After a lovely night’s rest and breakfast at our BnB in Brookings, we headed down to the Harris Beach State Park there and spent some time just walking around. Here’s a few photos from the park.
After getting our fill of the the wonderful ocean scenery and basically having the park to ourselves, we headed back out on the highway to our next stop, Pistol River State Scenic Viewpoint. From the map, it looked like it might be an interesting spot and lo and behold, when we got to it we were pleasantly surprised to see that it had dunes. Now this might not seem like a big deal to a lot of people but J had never seen dunes before and she was ecstatic!! She’d always wanted to see dunes but somehow, had never had the good fortune to run across any on the beaches she had been to. So, of course, we wandered in amongst the dunes for a while and spent some time on the beach just enjoying watching waves.
Again, we were the only ones there! I guess there’s some benefits, especially to a landscape photographer like I am, to go off season in crappy weather. No one around to get in the way of the scenery except my favourite model 🙂
Back in the car and up the road a piece to another pullout where I took this pic looking North.
Our next was for lunch at the Redfish in Port Orford.
Lovely lunch with some great views there too.
Having achieved a pleasant state of satiety, we meandered back to the car and headed on up the road again to what was our penultimate stop along the way, Cape Blanco State Park. Cape Blanco is the Westernmost point in Oregon and the contingual United States, and contains the Southernmost Lighthouse in Oregon. All fine reasons to stop there! What they don’t tell you about is the strength of the wind there! WhoooBoy….! J was afeared to leave the car. I got out and took a bunch of photos; hey that’s what I do, and I jumped straight up to land about foot back of where I launched myself from. There was a guy in a convertible with the top down and all the windows up just enjoying the views and eating a sandwich. Said he often comes to enjoy the scenery and wind.
From here we headed up to Bandon where we stopped at the renowned Face Rock Creamery to pick up some cheese and have a heavenly ice cream 🙂 We never actually visited the Face Rock but there’s lots of pics on the web of it.
From here, it was head up to Reedsport to pick up Rt 38 back to I-5. Rt 38 turned out to be a lovely road along the river and through the hills. Did I mention that we saw sheep in Oregon. And Elk. Lots of both!
Once we got to I-5, we headed up to Portland to stay with a friend of J’s that’s she’s known forever. Had a pizza dinner, conversation, crashed and were on the road again the next morning. Our last stop was a food court in the Alderwood Mall because I decided to get the pack after all!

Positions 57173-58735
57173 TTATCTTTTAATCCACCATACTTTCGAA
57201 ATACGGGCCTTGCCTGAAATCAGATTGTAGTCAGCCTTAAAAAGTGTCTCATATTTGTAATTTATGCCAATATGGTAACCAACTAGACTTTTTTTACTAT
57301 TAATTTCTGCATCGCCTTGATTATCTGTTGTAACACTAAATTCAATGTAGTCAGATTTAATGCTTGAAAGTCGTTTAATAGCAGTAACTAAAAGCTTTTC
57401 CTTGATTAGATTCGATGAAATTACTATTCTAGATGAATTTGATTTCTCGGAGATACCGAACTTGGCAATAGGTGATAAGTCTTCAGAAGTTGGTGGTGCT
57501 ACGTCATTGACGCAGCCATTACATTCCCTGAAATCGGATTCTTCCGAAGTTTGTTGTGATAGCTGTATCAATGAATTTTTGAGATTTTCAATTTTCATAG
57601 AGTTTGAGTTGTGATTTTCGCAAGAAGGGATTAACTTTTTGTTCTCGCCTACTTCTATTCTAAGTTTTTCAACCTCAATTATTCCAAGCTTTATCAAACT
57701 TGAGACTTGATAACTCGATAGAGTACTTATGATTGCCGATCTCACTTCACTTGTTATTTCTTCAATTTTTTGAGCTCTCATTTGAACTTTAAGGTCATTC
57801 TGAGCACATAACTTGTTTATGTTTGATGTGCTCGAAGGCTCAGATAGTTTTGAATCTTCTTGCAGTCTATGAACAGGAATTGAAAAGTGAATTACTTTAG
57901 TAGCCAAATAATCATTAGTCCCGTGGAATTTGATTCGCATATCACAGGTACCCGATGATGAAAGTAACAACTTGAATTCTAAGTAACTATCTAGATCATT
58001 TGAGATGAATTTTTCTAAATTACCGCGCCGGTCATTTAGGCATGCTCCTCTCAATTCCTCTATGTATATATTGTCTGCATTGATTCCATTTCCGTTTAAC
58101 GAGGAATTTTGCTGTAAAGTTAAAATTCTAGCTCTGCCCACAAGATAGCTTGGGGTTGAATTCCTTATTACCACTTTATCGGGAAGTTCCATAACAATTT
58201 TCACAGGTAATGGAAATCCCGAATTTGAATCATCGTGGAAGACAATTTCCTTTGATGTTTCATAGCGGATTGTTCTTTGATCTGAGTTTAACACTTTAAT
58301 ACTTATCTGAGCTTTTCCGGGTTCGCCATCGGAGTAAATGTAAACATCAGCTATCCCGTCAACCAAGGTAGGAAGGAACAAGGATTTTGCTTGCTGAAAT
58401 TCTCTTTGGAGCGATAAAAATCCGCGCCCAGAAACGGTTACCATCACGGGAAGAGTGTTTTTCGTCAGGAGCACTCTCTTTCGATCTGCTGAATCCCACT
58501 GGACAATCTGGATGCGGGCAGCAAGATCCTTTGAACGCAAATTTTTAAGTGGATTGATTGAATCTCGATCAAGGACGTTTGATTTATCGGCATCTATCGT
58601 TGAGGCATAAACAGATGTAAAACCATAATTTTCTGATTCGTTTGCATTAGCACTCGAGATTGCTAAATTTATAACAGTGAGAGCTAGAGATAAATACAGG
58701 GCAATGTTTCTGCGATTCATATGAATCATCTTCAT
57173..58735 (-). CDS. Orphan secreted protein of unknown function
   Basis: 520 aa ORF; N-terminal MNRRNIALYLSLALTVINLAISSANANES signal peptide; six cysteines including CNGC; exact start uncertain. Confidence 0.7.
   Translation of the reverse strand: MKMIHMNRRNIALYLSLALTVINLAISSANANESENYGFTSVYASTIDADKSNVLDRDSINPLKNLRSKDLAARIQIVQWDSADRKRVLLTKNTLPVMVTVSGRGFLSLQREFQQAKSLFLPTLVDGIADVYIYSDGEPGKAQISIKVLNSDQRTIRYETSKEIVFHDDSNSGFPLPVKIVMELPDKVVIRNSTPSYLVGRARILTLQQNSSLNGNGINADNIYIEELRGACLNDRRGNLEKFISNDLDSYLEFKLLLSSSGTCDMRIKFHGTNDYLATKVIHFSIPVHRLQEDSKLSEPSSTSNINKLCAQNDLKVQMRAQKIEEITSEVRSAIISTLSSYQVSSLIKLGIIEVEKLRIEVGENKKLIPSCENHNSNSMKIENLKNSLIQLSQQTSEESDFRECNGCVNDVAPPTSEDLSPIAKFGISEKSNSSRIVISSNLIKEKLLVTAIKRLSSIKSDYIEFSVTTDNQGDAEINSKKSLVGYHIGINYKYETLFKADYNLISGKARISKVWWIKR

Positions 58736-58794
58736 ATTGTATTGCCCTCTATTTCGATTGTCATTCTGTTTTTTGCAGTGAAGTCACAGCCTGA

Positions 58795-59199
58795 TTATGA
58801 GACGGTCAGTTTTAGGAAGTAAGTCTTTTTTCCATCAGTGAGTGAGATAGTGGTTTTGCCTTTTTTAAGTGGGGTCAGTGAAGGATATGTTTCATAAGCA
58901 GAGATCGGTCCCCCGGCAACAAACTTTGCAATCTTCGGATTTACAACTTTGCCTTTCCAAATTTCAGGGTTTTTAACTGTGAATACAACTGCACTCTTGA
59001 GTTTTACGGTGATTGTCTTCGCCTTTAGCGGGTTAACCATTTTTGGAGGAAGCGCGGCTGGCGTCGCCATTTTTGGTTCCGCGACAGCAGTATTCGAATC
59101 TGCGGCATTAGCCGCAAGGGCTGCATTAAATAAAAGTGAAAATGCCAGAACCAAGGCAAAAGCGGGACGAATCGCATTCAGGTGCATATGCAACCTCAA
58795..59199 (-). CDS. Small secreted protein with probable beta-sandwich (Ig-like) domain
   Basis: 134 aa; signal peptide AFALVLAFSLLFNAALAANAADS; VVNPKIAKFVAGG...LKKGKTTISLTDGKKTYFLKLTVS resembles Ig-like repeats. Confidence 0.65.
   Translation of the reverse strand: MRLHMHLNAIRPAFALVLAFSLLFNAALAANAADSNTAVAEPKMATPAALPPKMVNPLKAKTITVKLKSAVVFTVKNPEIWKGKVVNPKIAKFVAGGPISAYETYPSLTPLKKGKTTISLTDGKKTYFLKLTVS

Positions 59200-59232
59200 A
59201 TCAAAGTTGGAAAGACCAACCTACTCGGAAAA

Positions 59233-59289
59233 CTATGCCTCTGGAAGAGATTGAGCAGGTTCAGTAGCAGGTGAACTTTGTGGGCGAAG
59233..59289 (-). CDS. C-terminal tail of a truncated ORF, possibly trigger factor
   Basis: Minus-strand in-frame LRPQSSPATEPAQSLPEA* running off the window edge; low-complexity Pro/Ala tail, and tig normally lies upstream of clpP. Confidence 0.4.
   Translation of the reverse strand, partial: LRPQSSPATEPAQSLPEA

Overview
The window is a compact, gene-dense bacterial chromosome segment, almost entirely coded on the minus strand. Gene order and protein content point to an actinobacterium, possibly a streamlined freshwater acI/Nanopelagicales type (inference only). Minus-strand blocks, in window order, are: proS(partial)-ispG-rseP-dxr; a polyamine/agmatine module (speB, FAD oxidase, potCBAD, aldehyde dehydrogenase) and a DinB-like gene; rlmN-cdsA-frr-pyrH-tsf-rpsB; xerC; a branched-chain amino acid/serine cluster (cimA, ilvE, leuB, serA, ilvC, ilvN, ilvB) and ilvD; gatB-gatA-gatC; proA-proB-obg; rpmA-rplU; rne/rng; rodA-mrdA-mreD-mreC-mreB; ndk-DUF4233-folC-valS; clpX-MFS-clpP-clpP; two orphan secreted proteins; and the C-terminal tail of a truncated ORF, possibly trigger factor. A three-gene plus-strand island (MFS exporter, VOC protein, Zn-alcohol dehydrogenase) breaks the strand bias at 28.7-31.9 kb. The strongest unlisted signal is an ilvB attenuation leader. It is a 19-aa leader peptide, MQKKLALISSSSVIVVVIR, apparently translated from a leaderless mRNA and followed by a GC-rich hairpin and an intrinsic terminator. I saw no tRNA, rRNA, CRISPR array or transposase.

And then back home. Boy, were we glad to be back home in our own bed that night. We had a great trip and loved all the crazy ups and downs and beautiful places and trees we saw but there’s nothing like coming home after a trip to your own bed! And on that note, I’ll say amen and leave you all in peace until I decide to write about something else.
Here in the Vancouver, BC area, Grouse Mountain is well known. There is a gondola that will take you up to the Chalet and recreation and skiing area or you can get there using your own 2 feet and save big bucks!! There are a number of trails that go up to the Chalet but the 2 most famous are “The Grouse Grind” and “The BCMC”.
Both trails have you hike up 850 metres from the parking lot to get to the Chalet. The Grind is a bit steeper and a few hundred metres shorter as a result and is the one most people use but I prefer the BCMC. Less people and just a bit less steep and it gets you to the same place. Plus in winter, The Grind has some serious avalanche and steep sections that if you lose your footing, you’re going to slide down a looooonnnng way. No such places on the BCMC.
Although the trails are “officially closed” during the winter months, that never stops the hundreds of “regulars” like myself .
Since I do this on a regular basis – several times a month – I buy a yearly gondola membership pass so that I can just get on the gondola for the ride down. Saves the stress on the knees and joints that pounding downhill can aggravate. And I really love the trail in the winter. No rocks or roots to navigate, just the compacted trail and the beautiful forest and trees covered in snow.
Generally takes me about 90 minutes in the winter with snow on the trail and 75-80 minutes in the summer. Keeners do it under an hour!! It’s a great workout, both for strength and cardio, and keeps me in shape for hiking other peaks when the opportunity arises.
Here’s a couple of pics from the Gondola ride down last week.
This is the view towards another pair of famous peaks, The Lions, that overlook Vancouver.
And here’s an abstract of a shot I snapped of just the trees.
Always good to get out especially when the sun is shining 🙂